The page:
I fell back as we turned the corner to the apartment’s side door. I knew that there was still a short hallway to pass through and an elevator ride – more than enough time to sneak a page in. I flipped open the latest Babysitter’s Club and picked up where I had left off in the car, trusting my feet and peripheral vision and no-longer-novel act of walking to carry me safely along.
Was it the subtle rustle of pages that alerted my mom, or a near-automatic reflex: Check on daughter, is she reading? She’d instruct me to get out of bed and get ready for school, and then return to find me sitting in my pyjamas, book in hand. Put it down, get ready.
She wasn’t there to remind me on the bus, and I’d be surprised by the long turn signaling end of the line, two stops past school. Or at recess, hiding under the stairs, then poking my head out to find an abandoned schoolyard. Bookmark in, jump up, run.
The in-between moments that were perfect book times to me were always (apparently) designated for something else. But walking didn’t take much attention, and it was one of the rare times I didn’t need to be getting dressed or going to school or watching bus stops. So I fell behind a few steps and found my bookmark’s trusty spot.
Mom looked over her shoulder. Don’t read and walk, you’ll fall. 8-year-old sigh, bookmark replaced. Feet still working without me, my eyes drifted over the bare pink walls instead.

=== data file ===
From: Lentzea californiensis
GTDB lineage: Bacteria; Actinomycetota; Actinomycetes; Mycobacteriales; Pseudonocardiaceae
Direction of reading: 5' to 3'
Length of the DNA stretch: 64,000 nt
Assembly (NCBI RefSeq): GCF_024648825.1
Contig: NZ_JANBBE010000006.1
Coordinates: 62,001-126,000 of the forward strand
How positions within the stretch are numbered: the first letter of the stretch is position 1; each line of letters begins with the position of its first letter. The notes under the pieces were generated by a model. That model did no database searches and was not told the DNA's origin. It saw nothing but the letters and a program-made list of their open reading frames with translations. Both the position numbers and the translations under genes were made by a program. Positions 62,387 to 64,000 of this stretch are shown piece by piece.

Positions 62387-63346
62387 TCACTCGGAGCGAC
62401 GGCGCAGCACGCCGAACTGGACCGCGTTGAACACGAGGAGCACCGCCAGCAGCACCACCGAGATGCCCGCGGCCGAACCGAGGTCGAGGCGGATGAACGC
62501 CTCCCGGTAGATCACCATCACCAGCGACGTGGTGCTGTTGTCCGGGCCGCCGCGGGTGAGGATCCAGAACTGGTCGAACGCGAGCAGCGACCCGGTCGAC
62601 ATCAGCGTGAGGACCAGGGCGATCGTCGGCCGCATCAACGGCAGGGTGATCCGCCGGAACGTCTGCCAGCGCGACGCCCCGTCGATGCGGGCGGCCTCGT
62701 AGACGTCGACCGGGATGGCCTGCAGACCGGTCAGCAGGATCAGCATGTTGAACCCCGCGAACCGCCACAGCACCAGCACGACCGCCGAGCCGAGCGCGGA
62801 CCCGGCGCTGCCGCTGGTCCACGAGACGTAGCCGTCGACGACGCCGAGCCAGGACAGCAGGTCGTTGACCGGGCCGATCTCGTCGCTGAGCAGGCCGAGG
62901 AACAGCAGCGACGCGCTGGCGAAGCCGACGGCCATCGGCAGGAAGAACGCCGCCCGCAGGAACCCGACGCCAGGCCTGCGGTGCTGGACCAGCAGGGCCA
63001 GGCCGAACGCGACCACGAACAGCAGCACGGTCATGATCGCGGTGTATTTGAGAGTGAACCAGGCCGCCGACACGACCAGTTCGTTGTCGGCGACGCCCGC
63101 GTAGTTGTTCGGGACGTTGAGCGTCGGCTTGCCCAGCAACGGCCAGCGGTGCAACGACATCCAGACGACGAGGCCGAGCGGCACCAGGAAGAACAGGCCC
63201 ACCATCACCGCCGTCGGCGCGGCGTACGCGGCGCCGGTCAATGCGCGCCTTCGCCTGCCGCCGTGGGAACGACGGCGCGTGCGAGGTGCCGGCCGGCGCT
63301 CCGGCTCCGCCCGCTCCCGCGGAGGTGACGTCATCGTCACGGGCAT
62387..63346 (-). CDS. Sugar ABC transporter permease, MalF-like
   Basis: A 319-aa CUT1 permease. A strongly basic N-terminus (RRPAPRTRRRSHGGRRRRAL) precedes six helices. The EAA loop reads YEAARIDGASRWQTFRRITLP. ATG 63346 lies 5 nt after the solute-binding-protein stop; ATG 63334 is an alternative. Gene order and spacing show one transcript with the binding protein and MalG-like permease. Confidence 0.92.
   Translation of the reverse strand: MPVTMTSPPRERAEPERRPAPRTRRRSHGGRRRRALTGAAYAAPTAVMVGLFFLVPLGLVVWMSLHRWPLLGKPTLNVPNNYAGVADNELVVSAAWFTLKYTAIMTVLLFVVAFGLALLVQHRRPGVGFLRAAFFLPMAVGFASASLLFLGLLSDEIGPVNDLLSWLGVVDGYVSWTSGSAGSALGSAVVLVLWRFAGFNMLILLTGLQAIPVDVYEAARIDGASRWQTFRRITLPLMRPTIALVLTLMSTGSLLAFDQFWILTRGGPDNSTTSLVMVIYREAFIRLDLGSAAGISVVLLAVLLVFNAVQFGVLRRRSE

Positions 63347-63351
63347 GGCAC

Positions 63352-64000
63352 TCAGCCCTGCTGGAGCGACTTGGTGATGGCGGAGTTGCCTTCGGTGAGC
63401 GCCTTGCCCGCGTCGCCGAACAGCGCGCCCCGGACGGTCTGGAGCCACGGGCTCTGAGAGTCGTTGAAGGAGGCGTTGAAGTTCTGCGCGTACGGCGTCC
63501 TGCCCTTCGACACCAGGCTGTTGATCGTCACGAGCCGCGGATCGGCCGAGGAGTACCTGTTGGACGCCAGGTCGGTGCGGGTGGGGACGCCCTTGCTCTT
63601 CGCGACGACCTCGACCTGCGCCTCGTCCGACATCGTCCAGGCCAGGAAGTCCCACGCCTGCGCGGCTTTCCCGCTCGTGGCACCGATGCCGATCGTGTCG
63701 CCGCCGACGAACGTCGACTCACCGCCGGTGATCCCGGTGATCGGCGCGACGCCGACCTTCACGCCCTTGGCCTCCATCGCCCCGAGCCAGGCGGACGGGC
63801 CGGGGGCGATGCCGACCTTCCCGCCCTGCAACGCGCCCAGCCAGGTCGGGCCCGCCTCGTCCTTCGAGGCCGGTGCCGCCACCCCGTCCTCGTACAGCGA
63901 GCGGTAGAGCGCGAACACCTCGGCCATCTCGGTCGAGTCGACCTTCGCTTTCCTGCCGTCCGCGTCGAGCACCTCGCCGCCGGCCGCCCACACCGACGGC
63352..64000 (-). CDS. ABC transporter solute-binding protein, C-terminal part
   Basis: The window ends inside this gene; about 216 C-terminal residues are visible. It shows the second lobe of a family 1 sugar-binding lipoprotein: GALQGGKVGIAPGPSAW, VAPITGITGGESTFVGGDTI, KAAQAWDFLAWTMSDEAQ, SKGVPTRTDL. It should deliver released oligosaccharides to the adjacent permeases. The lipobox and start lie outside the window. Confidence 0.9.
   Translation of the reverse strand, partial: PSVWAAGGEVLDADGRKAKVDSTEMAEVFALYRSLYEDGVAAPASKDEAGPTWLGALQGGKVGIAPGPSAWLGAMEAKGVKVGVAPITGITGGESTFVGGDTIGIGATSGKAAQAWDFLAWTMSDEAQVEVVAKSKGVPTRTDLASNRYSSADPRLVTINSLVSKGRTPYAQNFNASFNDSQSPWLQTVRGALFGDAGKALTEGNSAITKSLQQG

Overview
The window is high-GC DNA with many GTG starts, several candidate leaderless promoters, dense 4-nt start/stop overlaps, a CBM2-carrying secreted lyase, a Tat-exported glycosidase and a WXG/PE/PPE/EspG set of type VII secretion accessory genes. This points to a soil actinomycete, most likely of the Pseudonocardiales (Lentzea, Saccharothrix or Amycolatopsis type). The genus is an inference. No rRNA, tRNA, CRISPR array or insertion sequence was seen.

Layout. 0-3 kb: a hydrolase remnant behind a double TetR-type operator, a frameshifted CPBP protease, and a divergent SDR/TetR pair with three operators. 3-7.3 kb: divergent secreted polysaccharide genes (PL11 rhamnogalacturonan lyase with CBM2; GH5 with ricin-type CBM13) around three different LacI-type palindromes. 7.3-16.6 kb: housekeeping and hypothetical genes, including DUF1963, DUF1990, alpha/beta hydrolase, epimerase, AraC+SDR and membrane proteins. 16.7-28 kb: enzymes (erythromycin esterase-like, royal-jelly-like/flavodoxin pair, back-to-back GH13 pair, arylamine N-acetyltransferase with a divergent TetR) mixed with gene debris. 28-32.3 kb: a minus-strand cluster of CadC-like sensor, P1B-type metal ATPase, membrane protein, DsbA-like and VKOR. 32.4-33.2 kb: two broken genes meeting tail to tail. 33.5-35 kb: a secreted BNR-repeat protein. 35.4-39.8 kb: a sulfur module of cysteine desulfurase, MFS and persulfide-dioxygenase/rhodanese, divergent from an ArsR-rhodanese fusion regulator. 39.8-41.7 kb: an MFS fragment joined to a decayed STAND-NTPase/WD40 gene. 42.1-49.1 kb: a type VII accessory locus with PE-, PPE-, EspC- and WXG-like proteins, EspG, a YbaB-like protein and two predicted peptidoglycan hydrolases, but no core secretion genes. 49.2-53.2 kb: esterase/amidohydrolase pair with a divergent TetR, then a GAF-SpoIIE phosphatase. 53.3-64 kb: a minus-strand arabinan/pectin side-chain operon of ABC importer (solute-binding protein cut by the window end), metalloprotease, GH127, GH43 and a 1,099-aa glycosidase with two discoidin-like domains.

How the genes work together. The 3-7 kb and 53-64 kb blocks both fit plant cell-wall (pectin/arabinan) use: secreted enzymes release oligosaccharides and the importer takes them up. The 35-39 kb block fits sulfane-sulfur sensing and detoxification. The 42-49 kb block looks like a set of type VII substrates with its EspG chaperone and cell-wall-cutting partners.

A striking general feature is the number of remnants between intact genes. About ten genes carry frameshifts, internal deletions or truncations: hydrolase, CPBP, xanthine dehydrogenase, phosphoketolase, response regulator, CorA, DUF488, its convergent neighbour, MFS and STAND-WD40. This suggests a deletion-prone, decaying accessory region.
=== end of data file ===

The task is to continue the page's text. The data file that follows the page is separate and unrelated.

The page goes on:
– – –
I step onto the bus and scan for a spot. The seats are all full, rows and rows of heads leaning towards screens in laps. There are no eyes to accidentally match gazes with, no friendly people to fill the ride with small talk, which suits me just fine. I take a wider stance by the back door and hook my elbow around a pole: Three anchor points to hold me up for this short haul.
I instinctively reach for my pocket, to bow in kind before the small screen, thumb-scroll through short missives or filtered pictures. Then I remember the latest issue of Room stashed in my backpack for this exact window of bus-time. I dive into the world of words and come up for air just as my stop is approaching. Out of hurry or habit, I step off the bus with book still in hand. I stop and hesitate for a moment, do I really need to put it away?
The bus is emptying, ripples of passengers dividing around me as I’m still as a statue, holding my book in the air as if to proclaim the fading virtue of bus-reading. But I’m barely affecting the current. Elbows are bent, heads still bowed to screens as well-trained feet carry them off towards the mall. There are no mothers here to take up the familiar reprisal, Don’t read and walk, you’ll fall.
Maybe at 8 I was preparing for a future none of us had seen, honing the skill of moving forward and inward at once, fragmenting my attention and portioning it out with careful divisions: a smidge of hearing for oncoming traffic, a sliver of vision to the path below my feet, a microsecond allotted for eyes to dart up at the end of each sentence, to watch for fellow travelers and other obstacles.
I have two pages left, and a parking lot to cross. I set my feet in motion and flip the book back open.